The film was an adaptation by director John Huston and screenwriter Ben Maddow of the 1949 novel by W. R. Burnett. It was backed by the major film studio Metro-Goldwyn-Mayer, which allowed the production a relatively free hand. The PCA's main concerns with the script were the detailed depiction of the heist and the fact that the character of the fence Emmerich seemed to cheat justice by killing himself.[1] Neither the studio nor the censors interfered significantly with the script, however, and both the heist and the suicide featured in the final cut.[1]

Both Huston and ex-communist star Sterling Hayden were members of the Committee for the First Amendment, which opposed the blacklisting of alleged communists active in the film industry during the Red Scare.[1]

Critical reception

When the film first opened, the staff at Variety liked the film, and wrote, "The Asphalt Jungle is a study in crime, hard-hitting in its expose of the underworld. Ironic realism is striven for and achieved in the writing, production and direction. An audience will quite easily pull for the crooks in their execution of the million-dollar jewelry theft around which the plot is built."[2]

Bosley Crowther, the film critic for The New York Times, also like the film, yet with a few caveats, writing, "This film, derived by Ben Maddow and John Huston from Mr. Burnett's book and directed by Mr. Huston in brilliantly naturalistic style, gives such an electrifying picture of the whole vicious circle of a crime...that one finds it hard to tag the item of repulsive exhibition in itself. Yet that is our inevitable judgment of this film, now on the Capitol's screen...But, in that meager interest, we've got to hand it to the boys, particularly to Mr. Huston: they've done a terrific job! From the very first shot, in which the camera picks up a prowling thug, sliding along between buildings to avoid a police car in the gray and liquid dawn, there is ruthless authority in this picture, the hardness and clarity of steel, and remarkably subtle suggestion that conveys a whole involvement of distorted personality and inveterate crime."[3]

Film writer David M. Meyer notes, "The robbery is among the best-staged heists in noir. The simple visual treatment, the precise movements of the actors, and the absence of music on the sound track raise the tension to a boiling point."[4]

The review aggregator Rotten Tomatoes reported that 96% of critics gave the film a positive review, based on twenty-five reviews.[5]


The Asphalt Jungle was one of the most influential crime films of the 1950s.[6]

The film spawned a television series The Asphalt Jungle starring Jack Warden which ran in the summer of 1961 on ABC. The series, however, resembled the film in name only. None of the characters in the film appeared in the television scripts, and the plots were devoted to the exploits of the major case squad of the NYPD. One of the most notable features of the series was the theme song written by Duke Ellington.[7]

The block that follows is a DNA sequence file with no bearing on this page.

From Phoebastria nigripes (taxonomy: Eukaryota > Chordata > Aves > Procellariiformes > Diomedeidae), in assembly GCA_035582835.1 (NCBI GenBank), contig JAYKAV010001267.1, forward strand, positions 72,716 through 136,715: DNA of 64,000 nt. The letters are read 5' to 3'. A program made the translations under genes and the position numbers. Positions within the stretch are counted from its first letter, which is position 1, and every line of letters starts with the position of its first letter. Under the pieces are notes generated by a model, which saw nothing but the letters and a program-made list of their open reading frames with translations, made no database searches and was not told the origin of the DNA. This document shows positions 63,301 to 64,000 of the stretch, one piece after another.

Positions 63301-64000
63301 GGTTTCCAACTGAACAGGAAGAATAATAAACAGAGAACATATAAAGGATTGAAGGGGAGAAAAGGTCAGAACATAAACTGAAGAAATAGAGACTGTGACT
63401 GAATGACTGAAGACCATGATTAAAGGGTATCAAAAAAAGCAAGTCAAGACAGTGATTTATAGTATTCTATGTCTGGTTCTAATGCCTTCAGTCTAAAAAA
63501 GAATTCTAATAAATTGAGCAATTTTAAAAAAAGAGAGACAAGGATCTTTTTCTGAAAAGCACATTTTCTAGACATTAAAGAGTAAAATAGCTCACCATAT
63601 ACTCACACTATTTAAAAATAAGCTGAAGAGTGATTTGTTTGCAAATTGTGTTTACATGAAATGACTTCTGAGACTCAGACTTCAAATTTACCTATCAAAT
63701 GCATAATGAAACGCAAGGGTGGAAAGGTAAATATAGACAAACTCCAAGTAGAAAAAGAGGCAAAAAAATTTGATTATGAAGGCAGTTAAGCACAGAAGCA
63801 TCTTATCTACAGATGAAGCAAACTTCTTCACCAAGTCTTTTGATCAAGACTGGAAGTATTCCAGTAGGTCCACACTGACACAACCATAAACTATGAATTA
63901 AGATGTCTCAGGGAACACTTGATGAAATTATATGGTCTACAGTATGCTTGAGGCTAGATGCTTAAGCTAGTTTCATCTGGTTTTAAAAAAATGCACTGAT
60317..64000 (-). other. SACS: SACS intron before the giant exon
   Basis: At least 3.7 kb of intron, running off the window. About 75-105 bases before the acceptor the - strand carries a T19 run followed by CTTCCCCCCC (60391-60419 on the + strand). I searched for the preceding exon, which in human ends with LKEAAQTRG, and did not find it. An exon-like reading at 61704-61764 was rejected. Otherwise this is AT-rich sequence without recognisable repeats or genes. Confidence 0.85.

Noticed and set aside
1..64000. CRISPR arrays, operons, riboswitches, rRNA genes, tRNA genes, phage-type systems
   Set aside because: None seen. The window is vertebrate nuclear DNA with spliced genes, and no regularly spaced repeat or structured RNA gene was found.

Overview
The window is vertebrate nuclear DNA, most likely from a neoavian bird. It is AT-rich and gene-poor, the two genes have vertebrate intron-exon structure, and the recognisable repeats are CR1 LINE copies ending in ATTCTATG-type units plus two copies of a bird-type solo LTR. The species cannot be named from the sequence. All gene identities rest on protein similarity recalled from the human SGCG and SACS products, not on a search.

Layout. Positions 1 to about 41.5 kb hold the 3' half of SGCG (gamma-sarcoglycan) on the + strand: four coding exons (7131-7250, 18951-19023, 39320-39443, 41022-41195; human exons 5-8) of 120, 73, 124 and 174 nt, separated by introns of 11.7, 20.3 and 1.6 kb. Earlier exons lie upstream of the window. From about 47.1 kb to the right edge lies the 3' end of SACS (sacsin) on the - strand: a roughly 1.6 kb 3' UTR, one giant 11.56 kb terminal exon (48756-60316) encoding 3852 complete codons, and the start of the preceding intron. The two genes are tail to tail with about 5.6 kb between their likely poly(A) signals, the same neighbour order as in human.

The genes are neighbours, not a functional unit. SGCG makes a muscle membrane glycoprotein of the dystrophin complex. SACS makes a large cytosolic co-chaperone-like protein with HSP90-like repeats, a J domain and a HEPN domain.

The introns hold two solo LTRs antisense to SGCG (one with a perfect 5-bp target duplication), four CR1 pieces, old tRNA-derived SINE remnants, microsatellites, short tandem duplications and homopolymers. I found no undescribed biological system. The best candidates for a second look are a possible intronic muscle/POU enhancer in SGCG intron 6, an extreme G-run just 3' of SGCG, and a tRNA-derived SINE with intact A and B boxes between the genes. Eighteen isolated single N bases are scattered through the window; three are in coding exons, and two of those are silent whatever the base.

Burnett's novel The Asphalt Jungle was also the basis of the western film The Badlanders (1958) directed by Delmer Daves.

The Asphalt Jungle instigated the crime thriller subgenre of caper films.[1] The 1955 French film Rififi, which critics such as Leonard Maltin have labeled as the best heist film ever, drew much inspiration from The Asphalt Jungle.[6]

In 2008, The Asphalt Jungle was selected for preservation in the United States National Film Registry by the Library of Congress as being "culturally, historically, or aesthetically significant".


  • Venice Film Festival: Golden Lion, John Huston; 1950.
  • Academy Awards: Oscar, Best Actor in a Supporting Role, Sam Jaffe; Best Cinematography, Black-and-White, Harold Rosson; Best Director, John Huston; Best Writing, Screenplay, Ben Maddow and John Huston; 1951.
  • British Academy of Film and Television Arts: BAFTA Film Award, Best Film from any Source, USA; 1951.
  • Directors Guild of America: DGA Award, Outstanding Directorial Achievement in Motion Pictures, John Huston; 1951.
  • Golden Globes: Golden Globe, Best Cinematography - Black and White, Harold Rosson; Best Motion Picture Director, John Huston; Best Screenplay, John Huston and Ben Maddow; 1951.
  • Writers Guild of America: WGA Screen Award; Best Written American Drama, Ben Maddow and John Huston; The Robert Meltzer Award (Screenplay Dealing Most Ably with Problems of the American Scene), Ben Maddow and John Huston; 1951.


  1. ^ a b c d Naremore, James (2008). More Than Night: Film Noir in Its Contexts. Berkeley: University of California Press. pp. 128–129. ISBN 0520254023. 
  2. ^ Variety. Film review, May 23, 1950. Last accessed: February 11, 2010.
  3. ^ Crowther, Bos;ey. The New York Times, film review, June 9, 1950. Last accessed: February 11, 2010.
  4. ^ David M. Meyer (1998). A Girl and a Gun: The Complete Guide to Film Noir on Video. Avon Books. ISBN 0-380-79067-X. 
  5. ^ The Asphalt Jungle at Rotten Tomatoes. Last accessed: February 11, 2010.
  6. ^ a b Schwartz, Ronald (2001). "The Asphalt Jungle (1950), The Badlanders (1958), Cairo (1963), and Cool Breeze (1972)". Noir, Now and Then. Westport: Greenwood Press. p. 85. ISBN 0313308934. 
  7. ^ The Asphalt Jungle at The Classic TV Archive. Last accessed: July 2, 2008.

External links



Up to date as of January 14, 2010

From Wikiquote

The Asphalt Jungle is a 1950 film about a major heist that goes off as planned, until bad luck and double crosses cause everything to unravel.